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Kids sleep guidelines

These guidelines provide a reference for what is considered normal sleep habits for children at different ages. Individual children may need more or less sleep than the guidelines suggest. If you have any concerns about your child's sleeping patterns, we recommend that you consult a paediatrician.

Kids sleep guidelines

These guidelines provide a reference for what is considered normal sleep habits for children at different ages. Individual children may need more or less sleep than the guidelines suggest. If you have any concerns about your child's sleeping patterns, we recommend that you consult a paediatrician.
The most commonly asked question by parents everywhere

How much should my child be sleeping?

While there may be individual variations in how much children need to sleep, the greatest determining factor is age.
These guidelines can be used as a target, while understanding that a healthy amount of sleep may vary between children, or from day to day.

These guidelines are sourced from

"Recommended Amount of Sleep for Pediatric Populations: A Consensus Statement of the American Academy of Sleep Medicine",

published in 2016 in the Journal of Clinical Sleep Medicine. These ranges are for total sleep including at night and during naps.

It is estimated that 25% of children younger than 5 experience some type of sleep problem, and that up to 50% of children will experience sleep issues. Sleep disruptions can have a profound negative impact on the child as well as the child's family. Below are guidelines for how much your child should be sleeping at various ages.

How much should children be sleeping according to their age group?

Infants (4 months to 12 months)
12 to 16 hours of sleep per 24 hours (including naps). Infants need a lot of sleep to support the substantive growth of the first year of life. Among other things, sleep supports brain growth and development. It is normal for infants to nap several times during the day, and the naps may account for up to 3-4 hours of sleep in total per day.
Toddlers (1 to 2 years)
11 to 14 hours of sleep per 24 hours (including naps). The nap frequency of toddlers is decreased compared to infants. During this age span, it is normal for toddlers to take 1-2 naps during the day, which can account for 1-2 hours of daily sleep. Older toddlers may only take a shorter afternoon nap, although the need for sleep varies from child to child.
Pre-school children (3 to 5 years)
10 to 13 hours of sleep per 24 hours (including naps). During this period, naps may decrease in frequency and length. Older pre-schoolers may stop napping on a regular basis.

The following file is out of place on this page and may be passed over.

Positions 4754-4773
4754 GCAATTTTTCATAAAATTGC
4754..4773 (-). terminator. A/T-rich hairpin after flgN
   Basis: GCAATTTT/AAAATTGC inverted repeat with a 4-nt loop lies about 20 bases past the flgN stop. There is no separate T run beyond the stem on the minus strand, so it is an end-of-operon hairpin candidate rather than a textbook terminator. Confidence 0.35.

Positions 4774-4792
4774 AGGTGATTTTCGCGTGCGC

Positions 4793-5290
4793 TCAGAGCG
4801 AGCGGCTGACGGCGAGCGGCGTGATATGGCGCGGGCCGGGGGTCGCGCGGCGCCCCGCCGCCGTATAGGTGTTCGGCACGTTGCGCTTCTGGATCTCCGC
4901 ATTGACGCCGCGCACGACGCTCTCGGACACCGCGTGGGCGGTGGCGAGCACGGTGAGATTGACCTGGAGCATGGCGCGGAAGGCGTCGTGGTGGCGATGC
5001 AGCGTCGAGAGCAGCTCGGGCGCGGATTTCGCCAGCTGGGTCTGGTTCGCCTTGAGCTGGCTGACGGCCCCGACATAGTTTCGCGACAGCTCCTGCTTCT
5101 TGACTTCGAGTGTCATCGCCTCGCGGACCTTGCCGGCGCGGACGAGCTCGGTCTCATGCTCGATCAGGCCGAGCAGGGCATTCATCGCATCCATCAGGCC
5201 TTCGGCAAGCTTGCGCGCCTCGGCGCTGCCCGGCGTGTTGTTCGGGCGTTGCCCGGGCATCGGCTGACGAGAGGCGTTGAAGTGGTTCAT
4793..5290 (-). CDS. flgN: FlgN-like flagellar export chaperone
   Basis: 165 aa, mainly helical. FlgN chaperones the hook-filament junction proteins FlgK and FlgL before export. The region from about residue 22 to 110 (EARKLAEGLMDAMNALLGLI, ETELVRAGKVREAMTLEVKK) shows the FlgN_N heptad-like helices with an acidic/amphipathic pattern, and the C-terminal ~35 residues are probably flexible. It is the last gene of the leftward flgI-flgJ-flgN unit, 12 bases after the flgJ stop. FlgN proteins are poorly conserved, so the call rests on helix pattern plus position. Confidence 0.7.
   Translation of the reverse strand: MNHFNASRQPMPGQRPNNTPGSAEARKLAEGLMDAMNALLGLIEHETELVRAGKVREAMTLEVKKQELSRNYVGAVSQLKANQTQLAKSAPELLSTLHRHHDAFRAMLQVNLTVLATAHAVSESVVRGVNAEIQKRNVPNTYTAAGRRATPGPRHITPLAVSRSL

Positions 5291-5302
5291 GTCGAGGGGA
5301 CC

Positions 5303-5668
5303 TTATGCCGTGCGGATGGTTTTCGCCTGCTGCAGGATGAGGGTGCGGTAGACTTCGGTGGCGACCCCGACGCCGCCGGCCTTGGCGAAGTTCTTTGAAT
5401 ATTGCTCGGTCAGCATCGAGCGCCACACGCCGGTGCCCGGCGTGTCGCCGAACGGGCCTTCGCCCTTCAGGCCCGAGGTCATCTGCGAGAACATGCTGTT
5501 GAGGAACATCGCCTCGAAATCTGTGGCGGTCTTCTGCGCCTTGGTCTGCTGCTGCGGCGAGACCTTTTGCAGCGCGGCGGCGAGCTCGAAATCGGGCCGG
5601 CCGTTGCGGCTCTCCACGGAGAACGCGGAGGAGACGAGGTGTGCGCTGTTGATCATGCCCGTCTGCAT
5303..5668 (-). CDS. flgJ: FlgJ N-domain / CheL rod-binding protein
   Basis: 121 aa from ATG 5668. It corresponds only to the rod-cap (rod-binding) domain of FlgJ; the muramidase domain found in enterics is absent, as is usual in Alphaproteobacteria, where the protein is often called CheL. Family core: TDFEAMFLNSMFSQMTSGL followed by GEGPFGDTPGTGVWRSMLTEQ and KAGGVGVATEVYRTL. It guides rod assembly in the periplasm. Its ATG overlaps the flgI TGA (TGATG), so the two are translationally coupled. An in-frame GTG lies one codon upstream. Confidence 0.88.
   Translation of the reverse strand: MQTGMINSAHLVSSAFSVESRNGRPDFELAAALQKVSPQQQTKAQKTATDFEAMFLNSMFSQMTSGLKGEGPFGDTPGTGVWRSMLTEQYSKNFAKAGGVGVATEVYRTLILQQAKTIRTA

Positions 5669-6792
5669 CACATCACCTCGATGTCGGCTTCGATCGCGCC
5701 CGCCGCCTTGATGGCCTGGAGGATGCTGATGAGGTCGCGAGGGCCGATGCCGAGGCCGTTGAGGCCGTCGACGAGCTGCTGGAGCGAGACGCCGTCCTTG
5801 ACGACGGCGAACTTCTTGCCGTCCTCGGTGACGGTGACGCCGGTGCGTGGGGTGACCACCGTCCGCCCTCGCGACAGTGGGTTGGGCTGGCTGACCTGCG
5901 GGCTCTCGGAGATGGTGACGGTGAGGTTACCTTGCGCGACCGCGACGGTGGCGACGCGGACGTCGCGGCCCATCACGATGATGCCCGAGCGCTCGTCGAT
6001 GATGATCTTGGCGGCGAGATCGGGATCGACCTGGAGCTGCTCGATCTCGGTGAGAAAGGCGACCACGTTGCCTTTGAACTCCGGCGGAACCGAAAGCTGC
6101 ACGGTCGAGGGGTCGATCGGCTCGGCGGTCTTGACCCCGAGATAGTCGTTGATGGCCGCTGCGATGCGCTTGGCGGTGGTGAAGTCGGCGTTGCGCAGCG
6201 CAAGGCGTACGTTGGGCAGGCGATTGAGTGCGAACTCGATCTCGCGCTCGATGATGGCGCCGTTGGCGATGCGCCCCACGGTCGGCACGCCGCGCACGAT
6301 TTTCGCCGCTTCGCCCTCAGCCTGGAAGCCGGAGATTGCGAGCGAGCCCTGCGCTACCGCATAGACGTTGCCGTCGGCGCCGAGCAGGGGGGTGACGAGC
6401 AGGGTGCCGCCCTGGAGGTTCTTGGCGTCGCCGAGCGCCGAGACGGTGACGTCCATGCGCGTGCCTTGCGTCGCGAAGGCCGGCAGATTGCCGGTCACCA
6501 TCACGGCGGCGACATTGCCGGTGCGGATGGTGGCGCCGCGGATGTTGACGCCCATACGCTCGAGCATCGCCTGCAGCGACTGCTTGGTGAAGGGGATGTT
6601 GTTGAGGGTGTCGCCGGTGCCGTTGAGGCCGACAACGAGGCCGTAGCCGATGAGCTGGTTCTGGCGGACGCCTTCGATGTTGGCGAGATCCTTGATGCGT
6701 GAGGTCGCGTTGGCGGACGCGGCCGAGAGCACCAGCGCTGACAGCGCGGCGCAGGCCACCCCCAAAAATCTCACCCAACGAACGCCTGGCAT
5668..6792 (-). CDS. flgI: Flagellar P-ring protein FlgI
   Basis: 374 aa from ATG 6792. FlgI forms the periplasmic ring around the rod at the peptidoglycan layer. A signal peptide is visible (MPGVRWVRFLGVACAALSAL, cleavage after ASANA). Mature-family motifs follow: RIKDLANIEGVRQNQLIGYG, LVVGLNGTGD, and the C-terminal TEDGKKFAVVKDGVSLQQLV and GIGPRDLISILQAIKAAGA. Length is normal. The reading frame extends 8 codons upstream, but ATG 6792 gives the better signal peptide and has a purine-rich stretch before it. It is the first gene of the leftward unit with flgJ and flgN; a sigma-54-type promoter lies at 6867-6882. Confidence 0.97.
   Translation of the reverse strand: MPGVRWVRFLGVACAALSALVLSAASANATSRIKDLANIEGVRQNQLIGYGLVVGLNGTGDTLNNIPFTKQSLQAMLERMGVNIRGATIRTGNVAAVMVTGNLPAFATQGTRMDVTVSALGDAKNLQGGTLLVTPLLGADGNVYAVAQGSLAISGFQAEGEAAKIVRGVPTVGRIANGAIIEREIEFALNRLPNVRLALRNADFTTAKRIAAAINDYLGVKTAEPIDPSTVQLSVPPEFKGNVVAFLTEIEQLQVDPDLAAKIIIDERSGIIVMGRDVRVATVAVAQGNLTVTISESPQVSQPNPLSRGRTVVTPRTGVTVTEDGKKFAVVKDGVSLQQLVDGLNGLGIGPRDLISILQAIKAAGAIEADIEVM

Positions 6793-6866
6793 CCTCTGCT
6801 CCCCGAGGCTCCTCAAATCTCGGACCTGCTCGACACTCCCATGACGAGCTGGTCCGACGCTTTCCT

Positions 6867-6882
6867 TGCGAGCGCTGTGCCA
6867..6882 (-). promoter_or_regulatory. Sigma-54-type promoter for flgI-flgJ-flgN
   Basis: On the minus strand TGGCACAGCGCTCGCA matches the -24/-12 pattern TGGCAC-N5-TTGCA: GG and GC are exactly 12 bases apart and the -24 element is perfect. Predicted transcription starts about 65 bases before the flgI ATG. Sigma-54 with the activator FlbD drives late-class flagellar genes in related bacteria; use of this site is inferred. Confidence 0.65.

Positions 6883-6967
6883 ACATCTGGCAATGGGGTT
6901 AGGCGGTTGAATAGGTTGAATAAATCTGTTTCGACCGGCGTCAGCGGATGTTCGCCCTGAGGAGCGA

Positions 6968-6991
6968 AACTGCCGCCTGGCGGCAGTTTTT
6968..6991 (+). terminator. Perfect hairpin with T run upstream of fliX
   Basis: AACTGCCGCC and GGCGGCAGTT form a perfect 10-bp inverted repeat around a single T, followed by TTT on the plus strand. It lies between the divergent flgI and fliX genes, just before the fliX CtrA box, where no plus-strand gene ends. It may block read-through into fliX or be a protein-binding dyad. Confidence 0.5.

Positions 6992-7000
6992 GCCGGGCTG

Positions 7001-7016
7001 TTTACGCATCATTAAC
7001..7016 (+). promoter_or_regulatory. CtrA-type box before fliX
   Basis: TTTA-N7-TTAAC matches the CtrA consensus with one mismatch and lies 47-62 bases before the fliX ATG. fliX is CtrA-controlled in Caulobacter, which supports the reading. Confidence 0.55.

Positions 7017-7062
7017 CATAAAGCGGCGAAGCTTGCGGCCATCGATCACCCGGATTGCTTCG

School-age children (6 to 12 years)
9 to 12 hours of sleep per 24 hours. Younger school-age children typically need more sleep compared to older school-age children in middle school or approaching high school. However, the individual need for sleep may vary significantly in this age group. At the onset of puberty the need for sleep and sleeping patterns change markedly.
Teenagers (13 to 18 years) 
8 to 10 hours of sleep per 24 hours. Sleep is highly important for teenagers, as it supports mental, physical, social, and emotional development. Getting enough sleep is also vital for the attention, memory and thought processes required by school and for for academic achievement. A lack of sleep in teens is associated with an elevated risk of accidental injury and negative health outcomes.
The second most commonly asked question by parents everywhere

How can I help my child fall asleep faster?

While the need for sleep is inherent in all humans, the ability to fall asleep and stay asleep is something that can be learned and practiced.

Need help getting your child to fall asleep?

We are proud to offer evidence-based tips about bedtime routines, sleep hygiene and other practices that can make bedtime easy and harmonious.
Want to improve your child's sleeping habits? Check out our best tips for good sleep hygiene.

We're proud to design great sleep aids for kids

Our sleep stories are written and produced using a method recommended by sleep experts for helping kids fall asleep faster.

Our best tips for good sleep hygiene

A regular schedule
A set wake-up and bedtime, as well as daily activities interspersed with periods of rest.
A relaxing bedtime routine
Set aside plenty of time for a calming bedtime routine. Try relaxing activities such as taking a bath, and listening to a sleep story.
No screens in the bedroom
Avoid screens in the bedroom, even during the daytime. The bedroom is for calming down, and the bed is for sleeping.
Avoiding stress and conflict at bedtime
Use low-affective strategies when dealing with your child, to minimise stress and conflict at bedtime.
Regular mealtimes
Provide healthy and tasty meals at regular times throughout the day. Avoid serving food immediately before bed.
Daily exercise
Play, sports, a walk, bicycling - all wonderful exercise activities that can be undertaken during the day.
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